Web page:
After the centenary of the 1916 New Year’s Day tragedy, when the Port Eynon lifeboat Janet capsized with the loss of three of her crew, later this month a blue plaque at Mumbles pier will recall an earlier lifeboat tragedy. It will salute the courage of the two Ace sisters, after the Mumbles lifeboat
Wolverhampton had capsized. The action of the sisters has been
immortalised in the famous, though inaccurate, poem “The Women of Mumbles
Dreadful storms battered the coast on Saturday 27 January 1883, causing the shipwreck of the Agnes Jack at Port Eynon – which led to the lifeboat station being established there the following year. On Mumbles Head the barque Admiral Prinz Adalbert of Danzig was dragged ashore by the gales, causing the Mumbles lifeboat
to be launched. But her anchor cable
parted and she capsized, before righting herself and capsizing again, throwing
all the crew overboard. Two of the crew,
John Thomas and William Rosser, clung to the lifeboat’s lifelines.
Miss Jessie Ace and Mrs Margaret Wright were the daughters of Mumbles lighthouse keeper Abraham Ace, the third generation so named. At that time the lighthouse keeper, along with his deputy and their families, lived on the lighthouse island, so being close at hand when needed. Seeing the plight of the lifeboatmen, the young women went into the raging sea and dragged out William Rosser, assisted by Gunner Hutchings from the lighthouse battery. That fortified position for heavy guns – one of ‘Palmerston’s follies’ - had been erected in 1860 to combat a French invasion, and was usually maintained by a sergeant and two Royal Artillery gunners.
But four crewmen perished, of whom three were related to coxswain Jenkin Jenkins – sons John and William, and a son-in-law William McNamara: their gravestones stand by the west wall of All Saints Church, Oystermouth. The body of the fourth crewman William Rogers was never recovered. Inside the church a stained glass window and a memorial tablet commemorate the disaster. One surviving crewman, David John Morgan, was later to perish in the 1903 James Stevens disaster.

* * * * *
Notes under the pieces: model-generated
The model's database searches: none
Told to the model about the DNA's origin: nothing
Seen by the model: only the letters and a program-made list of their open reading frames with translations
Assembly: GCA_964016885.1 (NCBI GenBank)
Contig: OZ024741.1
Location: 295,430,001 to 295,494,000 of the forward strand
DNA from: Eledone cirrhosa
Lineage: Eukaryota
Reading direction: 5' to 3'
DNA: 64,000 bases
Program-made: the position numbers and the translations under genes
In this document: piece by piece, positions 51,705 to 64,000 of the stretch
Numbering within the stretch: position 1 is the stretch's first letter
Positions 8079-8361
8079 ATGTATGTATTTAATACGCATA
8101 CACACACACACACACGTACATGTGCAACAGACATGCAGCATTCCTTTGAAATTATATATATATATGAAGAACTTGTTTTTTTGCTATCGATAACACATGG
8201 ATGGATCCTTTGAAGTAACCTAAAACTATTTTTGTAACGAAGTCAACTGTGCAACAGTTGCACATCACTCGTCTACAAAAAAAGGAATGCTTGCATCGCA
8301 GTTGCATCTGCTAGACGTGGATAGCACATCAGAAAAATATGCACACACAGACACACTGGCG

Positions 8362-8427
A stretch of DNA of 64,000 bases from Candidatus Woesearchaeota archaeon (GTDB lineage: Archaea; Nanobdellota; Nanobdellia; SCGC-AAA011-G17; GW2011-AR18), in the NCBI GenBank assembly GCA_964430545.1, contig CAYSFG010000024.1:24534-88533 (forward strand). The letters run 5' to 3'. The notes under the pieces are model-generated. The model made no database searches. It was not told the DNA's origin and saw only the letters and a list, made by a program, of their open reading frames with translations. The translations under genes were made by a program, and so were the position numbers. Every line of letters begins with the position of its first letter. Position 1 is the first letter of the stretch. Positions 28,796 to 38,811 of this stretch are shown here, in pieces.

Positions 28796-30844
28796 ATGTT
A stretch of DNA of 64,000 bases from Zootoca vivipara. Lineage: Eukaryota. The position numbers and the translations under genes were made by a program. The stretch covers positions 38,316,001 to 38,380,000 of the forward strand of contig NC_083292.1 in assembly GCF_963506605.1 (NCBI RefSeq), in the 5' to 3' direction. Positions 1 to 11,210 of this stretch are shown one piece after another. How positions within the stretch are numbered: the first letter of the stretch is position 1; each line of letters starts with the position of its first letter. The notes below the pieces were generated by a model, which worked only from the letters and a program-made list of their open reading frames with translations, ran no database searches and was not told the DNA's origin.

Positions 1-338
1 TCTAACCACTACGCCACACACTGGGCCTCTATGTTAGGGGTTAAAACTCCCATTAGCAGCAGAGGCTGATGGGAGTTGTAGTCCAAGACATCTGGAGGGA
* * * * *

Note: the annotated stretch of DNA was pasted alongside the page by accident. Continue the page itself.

Clement Scott was a clerk in the War office and a prolific writer of verses, many on the theme of lifeboats. After reading accounts of the 1883 disaster he wrote the poem “The Women of Mumbles Head”, which became a popular item to be memorised by schoolchildren for recitation. Unfortunately it suggests that by contrast with the heroism of the sisters, soldiers at the battery on the lighthouse island were less than brave in assisting men to safety.
Clement Scott’s information came from newspaper accounts following an interview with Coxswain Jenkins the day after the disaster, where he was reported as saying that the soldiers seemed stupefied and afraid. The front page of the illustrated weekly newspaper ‘The Graphic’ on 24 February contained a sensational imagined depiction of the event. This snowballed into the belief that the sisters acted heroically while the soldiers were slow to assist.
But when Coxswain Jenkins was interviewed it was soon after his own ordeal in surviving a tragedy that ended the lives of three members of his family: whatever he may have said was uttered before he had time to come to terms with what had occurred. After two bodies were recovered, lighthouse keeper Abraham Ace told the inquest at the Mermaid Hotel that there was no foundation for the report that suggested the soldiers behaved other than bravely.Though the action of the two women was not recognised by the Royal National Lifeboat Institution, both received gold brooches from the Empress of Germany for looking after the crew of the Admiral Prinz Adalbert, all of whom had been able to clamber to safety onto the island. Jessie’s brooch is now the treasured possession of her great-great-granddaughter in